- Charles Messier was a French comet hunter in the 1750s. In Messier's day, astronomers did not have the benefit of good start charts like we have today, showing th epositions of galaxies, star clusters, and nebulae - what the great twentieth-century comet hunter Leslie Peltier termed "comet masqueraders." these objects were largely unknown and uncharted. Thus Messier began to build a catalog of what he called these "embarrassing objects". By 1765, Messier had compiled a list of 41 such objects. Of those, only 17 or 18 were his own discoveries; the rest had been seen previously by others (whom he acknowledged). Before submitting the list for publication, he decided to round it out with a few more objects so on 4 March of that year he determined the positions of M42, M43, M44, and M45. He presented his list of 45 nebulae and star clusters to the Academy of Sciences in Paris in February 1771, and it appeared in the Academy's Memoirs for that year, which were actually published in 1774.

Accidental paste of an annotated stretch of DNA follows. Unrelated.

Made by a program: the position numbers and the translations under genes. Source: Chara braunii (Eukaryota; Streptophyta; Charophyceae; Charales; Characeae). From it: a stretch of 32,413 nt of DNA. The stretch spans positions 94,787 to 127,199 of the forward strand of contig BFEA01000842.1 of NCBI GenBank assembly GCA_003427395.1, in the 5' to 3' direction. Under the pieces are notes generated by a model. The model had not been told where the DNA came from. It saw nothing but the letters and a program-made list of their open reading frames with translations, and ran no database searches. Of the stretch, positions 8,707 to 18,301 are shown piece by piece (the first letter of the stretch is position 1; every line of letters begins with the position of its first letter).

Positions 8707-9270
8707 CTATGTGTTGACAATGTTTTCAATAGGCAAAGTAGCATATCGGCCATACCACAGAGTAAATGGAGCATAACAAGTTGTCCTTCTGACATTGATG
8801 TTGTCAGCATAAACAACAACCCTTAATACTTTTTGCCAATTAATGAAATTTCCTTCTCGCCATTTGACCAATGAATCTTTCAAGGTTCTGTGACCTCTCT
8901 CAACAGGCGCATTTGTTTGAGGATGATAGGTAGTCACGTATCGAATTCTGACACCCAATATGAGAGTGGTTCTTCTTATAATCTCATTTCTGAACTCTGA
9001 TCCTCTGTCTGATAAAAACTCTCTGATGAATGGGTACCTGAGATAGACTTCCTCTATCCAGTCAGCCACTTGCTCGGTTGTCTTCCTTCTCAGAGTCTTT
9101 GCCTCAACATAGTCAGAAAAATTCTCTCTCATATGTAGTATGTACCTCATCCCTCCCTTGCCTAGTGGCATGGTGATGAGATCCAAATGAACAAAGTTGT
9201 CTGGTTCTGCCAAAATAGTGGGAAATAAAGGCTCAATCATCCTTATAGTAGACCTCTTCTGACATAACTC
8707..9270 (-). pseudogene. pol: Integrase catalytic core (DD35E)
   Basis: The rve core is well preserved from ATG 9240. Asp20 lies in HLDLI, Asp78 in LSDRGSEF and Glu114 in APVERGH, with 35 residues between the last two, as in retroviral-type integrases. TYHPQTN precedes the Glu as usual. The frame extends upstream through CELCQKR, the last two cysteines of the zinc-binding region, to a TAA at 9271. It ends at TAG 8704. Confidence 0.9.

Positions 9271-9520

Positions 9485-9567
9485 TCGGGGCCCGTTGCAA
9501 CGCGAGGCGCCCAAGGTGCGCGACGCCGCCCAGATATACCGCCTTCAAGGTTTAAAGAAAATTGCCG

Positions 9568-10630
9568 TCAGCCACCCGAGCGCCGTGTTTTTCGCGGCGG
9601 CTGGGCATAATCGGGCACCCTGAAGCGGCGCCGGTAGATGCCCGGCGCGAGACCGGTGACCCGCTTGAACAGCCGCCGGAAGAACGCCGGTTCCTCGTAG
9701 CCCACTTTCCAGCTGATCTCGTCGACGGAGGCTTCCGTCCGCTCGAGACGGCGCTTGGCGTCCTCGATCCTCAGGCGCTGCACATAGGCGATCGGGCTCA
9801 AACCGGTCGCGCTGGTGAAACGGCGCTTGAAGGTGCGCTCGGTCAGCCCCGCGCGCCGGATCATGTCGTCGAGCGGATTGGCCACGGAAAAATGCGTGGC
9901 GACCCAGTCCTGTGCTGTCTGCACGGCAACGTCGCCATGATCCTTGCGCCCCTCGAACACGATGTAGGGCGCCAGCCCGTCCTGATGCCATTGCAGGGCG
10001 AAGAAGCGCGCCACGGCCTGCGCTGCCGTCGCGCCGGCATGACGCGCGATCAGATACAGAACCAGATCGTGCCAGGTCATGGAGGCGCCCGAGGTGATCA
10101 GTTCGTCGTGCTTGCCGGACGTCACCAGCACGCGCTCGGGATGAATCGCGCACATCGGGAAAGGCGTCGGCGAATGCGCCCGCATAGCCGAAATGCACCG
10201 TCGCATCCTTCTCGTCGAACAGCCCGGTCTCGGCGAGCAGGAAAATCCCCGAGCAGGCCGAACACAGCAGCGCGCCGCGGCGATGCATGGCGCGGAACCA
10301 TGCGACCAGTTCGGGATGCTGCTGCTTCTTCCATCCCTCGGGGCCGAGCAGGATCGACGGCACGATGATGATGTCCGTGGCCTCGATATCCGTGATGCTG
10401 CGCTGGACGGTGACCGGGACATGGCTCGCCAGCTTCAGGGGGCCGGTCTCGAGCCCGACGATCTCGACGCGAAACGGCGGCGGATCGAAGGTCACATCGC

Source - Deep Sky Companions - The Messier Objects by Stephen James O'Meara
NOTE: The calculations used in the lists above do not account for atmospheric refraction or the earth's precession among other things that can cause positional inaccuracies. The calculations are based upon the sidereal date at the observer's location, and the right ascension and declination of the listed object. The calculations are not accurate enough to point your telescope at an astronomical object, but can be used to determine if an object is above 30 degrees to within a reasonable accuracy for visual observations. The results are not guaranteed, you should check your list against other sources.